Paying US Taxes as an ExpatriateAugust 13th, 2012 by The JetSetter Team | Comments Off on Paying US Taxes as an Expatriate
The unfortunate answer is often yes. We’ve included a few general items of interest regarding foreign earned income below but it should in no way replace the advice of a tax professional.
The bad news is your income might be subject to US income taxes no matter where you live. The good news is that certain exclusions may apply to money you spend paying foreign income taxes and/or housing in a foreign country. Likewise, there are many countries which have reciprocal tax agreements with the United States allowing you to exclude your US earned income from being taxed by their jurisdiction.
If all this sounds like it could get confusing in a hurry, you’re probably right, though it doesn’t have to. The reason we suggested you contact a tax pro is that assumptions you might naturally make regarding the payment of taxes could get you in trouble, maybe even stuck with a big tax bill plus penalties.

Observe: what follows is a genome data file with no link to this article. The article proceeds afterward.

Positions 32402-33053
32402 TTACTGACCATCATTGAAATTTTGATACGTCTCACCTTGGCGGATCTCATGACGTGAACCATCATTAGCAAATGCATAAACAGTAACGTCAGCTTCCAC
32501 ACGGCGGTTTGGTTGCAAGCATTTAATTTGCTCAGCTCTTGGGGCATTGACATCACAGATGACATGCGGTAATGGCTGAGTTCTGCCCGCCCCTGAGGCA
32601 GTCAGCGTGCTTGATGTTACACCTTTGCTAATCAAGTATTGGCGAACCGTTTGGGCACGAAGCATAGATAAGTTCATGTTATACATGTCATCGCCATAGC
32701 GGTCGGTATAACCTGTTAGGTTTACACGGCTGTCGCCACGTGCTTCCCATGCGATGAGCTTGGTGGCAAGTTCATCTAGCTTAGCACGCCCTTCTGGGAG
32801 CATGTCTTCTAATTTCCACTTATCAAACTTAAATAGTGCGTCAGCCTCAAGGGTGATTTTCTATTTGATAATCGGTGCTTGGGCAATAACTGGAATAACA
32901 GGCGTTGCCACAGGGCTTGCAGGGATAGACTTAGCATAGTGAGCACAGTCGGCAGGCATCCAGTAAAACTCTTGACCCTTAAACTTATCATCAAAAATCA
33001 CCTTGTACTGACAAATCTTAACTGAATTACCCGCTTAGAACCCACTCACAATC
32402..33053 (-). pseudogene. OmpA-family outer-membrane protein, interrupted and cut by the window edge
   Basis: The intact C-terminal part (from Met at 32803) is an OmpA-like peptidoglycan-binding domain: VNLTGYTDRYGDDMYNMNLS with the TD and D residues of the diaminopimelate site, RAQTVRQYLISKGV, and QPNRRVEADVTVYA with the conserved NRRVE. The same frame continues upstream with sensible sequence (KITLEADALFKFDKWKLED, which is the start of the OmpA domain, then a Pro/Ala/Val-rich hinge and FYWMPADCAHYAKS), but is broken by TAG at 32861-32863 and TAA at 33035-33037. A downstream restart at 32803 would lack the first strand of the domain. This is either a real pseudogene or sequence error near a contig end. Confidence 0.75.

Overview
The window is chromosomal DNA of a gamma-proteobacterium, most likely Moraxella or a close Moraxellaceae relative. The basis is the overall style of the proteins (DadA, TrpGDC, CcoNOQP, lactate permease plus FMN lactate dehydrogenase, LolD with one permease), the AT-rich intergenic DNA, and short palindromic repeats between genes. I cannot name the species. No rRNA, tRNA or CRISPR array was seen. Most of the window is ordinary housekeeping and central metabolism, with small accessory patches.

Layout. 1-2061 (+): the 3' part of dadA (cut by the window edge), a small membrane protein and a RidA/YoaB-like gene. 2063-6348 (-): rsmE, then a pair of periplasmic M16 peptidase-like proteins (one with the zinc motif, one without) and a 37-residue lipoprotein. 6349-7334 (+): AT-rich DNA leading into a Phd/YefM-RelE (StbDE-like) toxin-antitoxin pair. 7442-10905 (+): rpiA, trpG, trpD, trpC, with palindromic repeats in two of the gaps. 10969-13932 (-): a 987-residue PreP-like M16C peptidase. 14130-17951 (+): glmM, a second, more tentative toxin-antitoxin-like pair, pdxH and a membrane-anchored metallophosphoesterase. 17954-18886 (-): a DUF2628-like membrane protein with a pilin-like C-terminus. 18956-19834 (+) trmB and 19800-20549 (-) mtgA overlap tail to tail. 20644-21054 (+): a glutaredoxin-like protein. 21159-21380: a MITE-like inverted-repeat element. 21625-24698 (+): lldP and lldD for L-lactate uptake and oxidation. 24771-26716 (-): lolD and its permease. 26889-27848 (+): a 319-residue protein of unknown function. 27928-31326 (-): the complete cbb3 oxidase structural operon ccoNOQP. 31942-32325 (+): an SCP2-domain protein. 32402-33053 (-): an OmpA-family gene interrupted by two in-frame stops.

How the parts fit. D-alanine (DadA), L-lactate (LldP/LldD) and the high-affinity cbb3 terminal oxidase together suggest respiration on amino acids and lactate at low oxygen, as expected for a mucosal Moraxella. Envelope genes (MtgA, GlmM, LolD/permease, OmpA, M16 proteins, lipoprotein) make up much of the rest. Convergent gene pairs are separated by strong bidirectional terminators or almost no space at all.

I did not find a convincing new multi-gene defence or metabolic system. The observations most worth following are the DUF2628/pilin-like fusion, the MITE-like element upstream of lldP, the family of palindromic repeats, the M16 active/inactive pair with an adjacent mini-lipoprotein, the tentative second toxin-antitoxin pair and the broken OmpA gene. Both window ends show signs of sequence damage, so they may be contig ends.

In general, you’re required to file US income taxes even if you’re a US citizen or resident alien living in another country. As with normal taxpayers, age, filing status, gross income, and whether or not someone else can claim you as a dependent determines whether or not you have to file a tax return.
The following factors do NOT automatically remove your liability to Uncle Sam:
- Income is paid in foreign currency.
country imposes an income tax, or…
- The income is excludable under the foreign earned income exclusion.
The main thing to keep in mind when it comes to living abroad is that distance does not affect the IRS’s claim on part of your income. And don’t make the mistake of thinking they won’t notice. They will, and you’ll probably be sorry as a result. The only way to get away from US income taxes for good is to actually relinquish your citizenship and move. Note we didn’t say this is automatically a good idea, but it is a possibility.
One thing is certain. Expatriation is not a decision to be taken lightly. You better be darn sure before you go (Top image: Flickr | DonkeyHotey).
The Jetsetter Show Team